WebSpa

             Monica Macoveiciuc and Constantin Stan

  Faculty of Computer Science, Alexandru Ioan Cuza University...
Introduction


The Web is a universal medium for information and data exchange. Exploiting
the huge amount of knowledge di...
Technologies


1   SPARQL

SPARQL[2] (which is pronounced “sparkle” and has as recursive acronym -
SPARQL Protocol and RDF...
results, jump forward through results using OFFSET, and LIMIT the amount of
data returned. The SPARQL Query Results XML Fo...
– the subject - the resource from which the arch leaves - implements the Re-
   source interface;
 – the predicate - the p...
markup language format recognizable to anyone with HTML or XML develop-
ment experience. The Flex Framework provides compo...
patched by the views cannot directly communicate with a separate application
controller, unless it is a view. To have a se...
WebSpa


4   Functionality
WebSpa is a tool with which one can interrogate arbitrary SPARQL endpoints
in a more intuitive ...
The first group contains actions related to the queries. A logged user can choose
to create, open or save a query. The same...
WHERE
   {
        ?s ?p ?o .
    }




The “Statement” menu contains code editing features (comment/uncomment
or indent/r...
start to happen. In this MXML file the layout and content of the header and of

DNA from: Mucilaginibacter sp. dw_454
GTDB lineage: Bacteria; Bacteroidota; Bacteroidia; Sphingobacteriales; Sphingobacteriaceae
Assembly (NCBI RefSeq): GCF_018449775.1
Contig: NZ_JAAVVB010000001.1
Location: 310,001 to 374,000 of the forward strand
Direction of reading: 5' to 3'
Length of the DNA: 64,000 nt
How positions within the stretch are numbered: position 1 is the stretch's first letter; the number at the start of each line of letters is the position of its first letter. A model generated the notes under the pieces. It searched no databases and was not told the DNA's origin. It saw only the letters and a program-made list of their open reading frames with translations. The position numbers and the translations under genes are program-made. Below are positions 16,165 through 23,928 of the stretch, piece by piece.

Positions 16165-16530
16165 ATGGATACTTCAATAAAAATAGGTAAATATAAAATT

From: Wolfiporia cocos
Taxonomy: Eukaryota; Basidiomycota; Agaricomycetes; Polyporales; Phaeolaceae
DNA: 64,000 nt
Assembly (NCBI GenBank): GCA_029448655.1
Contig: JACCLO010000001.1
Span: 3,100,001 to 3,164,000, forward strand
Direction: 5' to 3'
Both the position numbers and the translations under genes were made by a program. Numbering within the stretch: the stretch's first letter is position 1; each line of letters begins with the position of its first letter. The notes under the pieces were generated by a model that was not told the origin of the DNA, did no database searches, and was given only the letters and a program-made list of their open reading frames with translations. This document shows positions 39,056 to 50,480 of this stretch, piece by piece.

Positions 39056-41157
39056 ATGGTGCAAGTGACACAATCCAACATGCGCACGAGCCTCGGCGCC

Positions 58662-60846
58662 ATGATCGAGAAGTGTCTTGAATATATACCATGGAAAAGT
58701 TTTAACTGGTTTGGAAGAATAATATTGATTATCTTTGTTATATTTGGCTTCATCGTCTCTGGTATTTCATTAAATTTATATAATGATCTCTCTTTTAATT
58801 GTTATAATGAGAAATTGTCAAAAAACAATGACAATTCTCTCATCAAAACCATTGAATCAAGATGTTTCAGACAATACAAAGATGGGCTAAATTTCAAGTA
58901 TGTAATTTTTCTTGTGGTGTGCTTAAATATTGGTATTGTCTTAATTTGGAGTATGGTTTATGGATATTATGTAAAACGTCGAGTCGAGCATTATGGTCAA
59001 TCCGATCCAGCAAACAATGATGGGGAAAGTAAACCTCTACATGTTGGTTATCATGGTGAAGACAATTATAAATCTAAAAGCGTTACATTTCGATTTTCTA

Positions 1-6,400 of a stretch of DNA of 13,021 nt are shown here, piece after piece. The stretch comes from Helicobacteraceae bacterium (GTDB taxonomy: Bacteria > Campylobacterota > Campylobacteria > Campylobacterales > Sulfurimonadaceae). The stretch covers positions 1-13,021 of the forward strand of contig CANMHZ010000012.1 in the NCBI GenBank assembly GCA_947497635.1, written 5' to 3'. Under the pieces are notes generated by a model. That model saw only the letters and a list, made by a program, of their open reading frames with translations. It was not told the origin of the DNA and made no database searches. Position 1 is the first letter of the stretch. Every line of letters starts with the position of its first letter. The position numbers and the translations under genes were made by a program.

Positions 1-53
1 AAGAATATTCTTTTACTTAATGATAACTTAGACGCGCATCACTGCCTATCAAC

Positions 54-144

the footer of the application are described....
webspa.servlet
webspa.sparql

The package webspa.servlet contains the central point of the application, the
class WebSpaSe...
class variables and table columns. For example, the User class has the following
variables:
    @Id
    @GeneratedValue(st...
checkField
checkEndPointByUserUrl
getLoggedUserId
getEndPoints
getModels
getQueries
Along with the class that communicates...
Conclusion and Perspectives


WebSpa is a web based application that manages SPARQL endpoints and allows
users to perform ...
Upcoming SlideShare
Loading in...5
×

Web Spa

1,479

Published on

WebSpa is a tool that allows the quick, intuitive (and even fun) interrogation of arbitrary SPARQL endpoints. WebSpa runs in the web browser and does not require the installation of any additional software. The tool manages a large variety of pre-defi ned SPARQL endpoints and allows the addition of new ones. An user account gives the possibility of saving both the interrogation and its results on the local computer, as well as further editing of the queries. The application is written in both Java and Flex. It uses Jena and ARQ application programming interface in order to perform the queries, and the results are processed and displayed using Flex.

Published in: Education, Technology
0 Comments
0 Likes
Statistics
Notes
  • Be the first to comment

  • Be the first to like this

No Downloads
Views
Total Views
1,479
On Slideshare
0
From Embeds
0
Number of Embeds
1
Actions
Shares
0
Downloads
15
Comments
0
Likes
0
Embeds 0
No embeds

No notes for slide

Web Spa

  1. 1. WebSpa Monica Macoveiciuc and Constantin Stan Faculty of Computer Science, Alexandru Ioan Cuza University, Iasi Abstract. WebSpa is a tool that allows the quick, intuitive (and even fun) interrogation of arbitrary SPARQL endpoints. WebSpa runs in the web browser and does not require the installation of any additional soft- ware. The tool manages a large variety of pre-defined SPARQL endpoints and allows the addition of new ones. An user account gives the possibility of saving both the interrogation and its results on the local computer, as well as further editing of the queries. The application is written in both Java and Flex. It uses Jena and ARQ application programming interface in order to perform the queries, and the results are processed and displayed using Flex.